StATS: Using a pocket calculator to compute a standard deviation (March 1, 2007). Category: Descriptive statistics

Most of the time, I let a computer program like SPSS compute quantities for me, but every now and then, I want to calculate a few simple statistics without the benefit of SPSS. This might involve using paper and pencil or using a pocket calculator. You should do this also, as it greatly increases your confidence level in what SPSS produces. Let me illustrate how you would calculate a standard deviation using a pocket calculator.

Your pocket calculator must have a square root key. A memory key (M+) is helpful. Here's a picture of a nice pocket calculator with both features from

Suppose you wanted to calculate the standard deviation of the following four numbers: 12, 10, 11, and 13.

First you need to clear out memory. For some calculators, the simple process of recalling the value from memory (usually the button labeled MR or MRC) will clear memory. For other calculators, you have to press the recall from memory button twice. For still others you will have to press the clear memory button (usually labeled CM or MC). Each calculator is a bit different.

Now enter each data value in succession and press the M+ button.

12 M+
10 M+
11 M+
13 M+

Press the recall memory button to get 46  and clear memory. Square this number to get 2116 and divide by the sample size (in this case, 4) to get 529. Write this number down. Now enter each data value again, square it, and add it to memory. For most calculators, the sequence

12 X M+
10 X M+
11 X M+
13 X M+

will suffice because the calculator will finish the squaring operation before adding to memory. For other calculators, you will have to press the equals button before adding to memory.

12 X = M+
10 X = M+
11 X = M+
13 X = M+

Press the recall memory button to get 534. Subtract the number you wrote down earlier to get 5. Divide by n-1 (in this case, 3) to get 1.6666667. This quantity is the sample variance. Press the square root button to get the sample standard deviation of 1.290994.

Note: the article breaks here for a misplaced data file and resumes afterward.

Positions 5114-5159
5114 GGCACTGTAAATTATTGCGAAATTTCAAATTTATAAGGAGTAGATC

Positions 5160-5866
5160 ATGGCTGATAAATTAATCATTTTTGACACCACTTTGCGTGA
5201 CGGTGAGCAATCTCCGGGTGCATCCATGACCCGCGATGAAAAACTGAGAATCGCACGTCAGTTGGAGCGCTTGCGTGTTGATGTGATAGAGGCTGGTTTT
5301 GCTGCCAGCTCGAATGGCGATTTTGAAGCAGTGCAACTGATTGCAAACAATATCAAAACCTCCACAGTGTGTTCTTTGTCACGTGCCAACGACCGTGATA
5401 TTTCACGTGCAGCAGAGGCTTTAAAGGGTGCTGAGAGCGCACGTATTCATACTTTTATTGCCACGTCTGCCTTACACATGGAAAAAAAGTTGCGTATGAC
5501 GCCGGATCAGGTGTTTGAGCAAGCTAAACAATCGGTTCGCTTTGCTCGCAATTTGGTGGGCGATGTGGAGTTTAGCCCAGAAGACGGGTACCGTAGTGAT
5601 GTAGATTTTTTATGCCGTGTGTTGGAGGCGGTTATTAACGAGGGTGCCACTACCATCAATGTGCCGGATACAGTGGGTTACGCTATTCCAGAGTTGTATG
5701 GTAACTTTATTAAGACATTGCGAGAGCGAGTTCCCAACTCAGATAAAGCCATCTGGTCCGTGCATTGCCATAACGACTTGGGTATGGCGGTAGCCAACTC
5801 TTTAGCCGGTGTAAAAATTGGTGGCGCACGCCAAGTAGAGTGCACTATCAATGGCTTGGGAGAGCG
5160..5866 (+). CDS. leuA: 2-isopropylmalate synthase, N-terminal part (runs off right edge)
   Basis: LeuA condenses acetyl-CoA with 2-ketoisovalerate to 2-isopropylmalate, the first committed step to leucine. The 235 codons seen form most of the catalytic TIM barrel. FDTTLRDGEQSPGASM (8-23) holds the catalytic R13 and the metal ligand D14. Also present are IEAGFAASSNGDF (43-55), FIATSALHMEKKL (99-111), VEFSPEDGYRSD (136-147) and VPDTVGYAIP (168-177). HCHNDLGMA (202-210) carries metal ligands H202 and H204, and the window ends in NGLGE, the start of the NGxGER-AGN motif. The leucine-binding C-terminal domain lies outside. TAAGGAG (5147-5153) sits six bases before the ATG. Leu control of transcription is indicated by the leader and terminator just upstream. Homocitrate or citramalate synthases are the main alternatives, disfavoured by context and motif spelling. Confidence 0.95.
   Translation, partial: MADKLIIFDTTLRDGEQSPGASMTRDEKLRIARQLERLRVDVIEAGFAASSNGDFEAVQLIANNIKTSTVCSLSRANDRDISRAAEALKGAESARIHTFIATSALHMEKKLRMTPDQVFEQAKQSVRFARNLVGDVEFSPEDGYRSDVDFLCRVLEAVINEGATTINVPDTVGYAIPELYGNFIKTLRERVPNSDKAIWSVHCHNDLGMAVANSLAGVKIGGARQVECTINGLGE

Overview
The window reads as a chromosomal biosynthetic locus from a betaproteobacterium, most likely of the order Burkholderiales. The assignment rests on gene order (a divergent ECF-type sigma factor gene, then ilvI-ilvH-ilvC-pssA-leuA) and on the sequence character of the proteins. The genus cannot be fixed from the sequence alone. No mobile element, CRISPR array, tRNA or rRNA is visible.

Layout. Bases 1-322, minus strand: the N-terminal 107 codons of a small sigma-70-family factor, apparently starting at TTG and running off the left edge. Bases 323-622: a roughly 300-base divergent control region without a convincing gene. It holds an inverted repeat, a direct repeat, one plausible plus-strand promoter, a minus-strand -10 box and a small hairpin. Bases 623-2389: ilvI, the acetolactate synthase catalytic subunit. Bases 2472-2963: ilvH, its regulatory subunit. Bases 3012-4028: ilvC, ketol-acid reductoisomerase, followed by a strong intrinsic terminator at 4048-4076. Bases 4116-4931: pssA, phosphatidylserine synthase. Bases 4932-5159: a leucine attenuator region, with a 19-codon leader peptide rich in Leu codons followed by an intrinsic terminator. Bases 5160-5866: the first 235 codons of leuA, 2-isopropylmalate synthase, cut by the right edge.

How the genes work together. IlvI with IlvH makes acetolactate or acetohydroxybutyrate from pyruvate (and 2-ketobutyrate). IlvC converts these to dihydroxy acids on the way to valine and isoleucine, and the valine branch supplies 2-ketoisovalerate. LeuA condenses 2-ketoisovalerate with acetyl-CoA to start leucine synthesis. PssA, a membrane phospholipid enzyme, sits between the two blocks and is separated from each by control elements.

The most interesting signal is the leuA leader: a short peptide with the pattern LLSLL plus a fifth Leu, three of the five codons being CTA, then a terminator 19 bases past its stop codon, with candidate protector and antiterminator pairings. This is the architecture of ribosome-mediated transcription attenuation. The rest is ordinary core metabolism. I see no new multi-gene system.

As a quick double check of the accuracy of your calculations compute the range of the data (largest value minus the smallest value). The range is usually 4 to 6 times larger than the standard deviation . In this example the range is 3, which is a bit less than 4 times 1.3, but that's still acceptable. Don't worry about it unless the standard deviation is larger than the range (a mathematical impossibility) or smaller than the range by an order of magnitude or more (possible but only in extreme circumstances).

Repetition is the best teacher, so the first few times you do this, run through the steps twice. Getting the same number twice will make you more comfortable with the entire process.

Try to calculate the standard deviation of the following data: 2.1, 2.5, 1.1, 5.3, and 2.2.

You should get 1.57734 for the standard deviation. If you didn't get this value, check some of the intermediate calculations. The sum of the five values is 13.2, and when you square this and divide by 5 (not 4!), you will get 34.848. When you square these values and add them, you will get 44.8. The difference between the two numbers is 9.952 and when you divide by n-1 you will get a variance of 2.488. The square root of this quantity, 1.57734, is the standard deviation. Note that the range (5.3 - 1.1 = 4.2) is a bit less than 4 times the standard deviation, but still acceptable.

On your own, show that the standard deviation of 442, 218, and 333 is 112.0134.

This page was written by Steve Simon while working at Children's Mercy Hospital. Although I do not hold the copyright for this material, I am reproducing it here as a service, as it is no longer available on the Children's Mercy Hospital website. Need more information? I have a page with general help resources. You can also browse for pages similar to this one at Category: Descriptive statistics.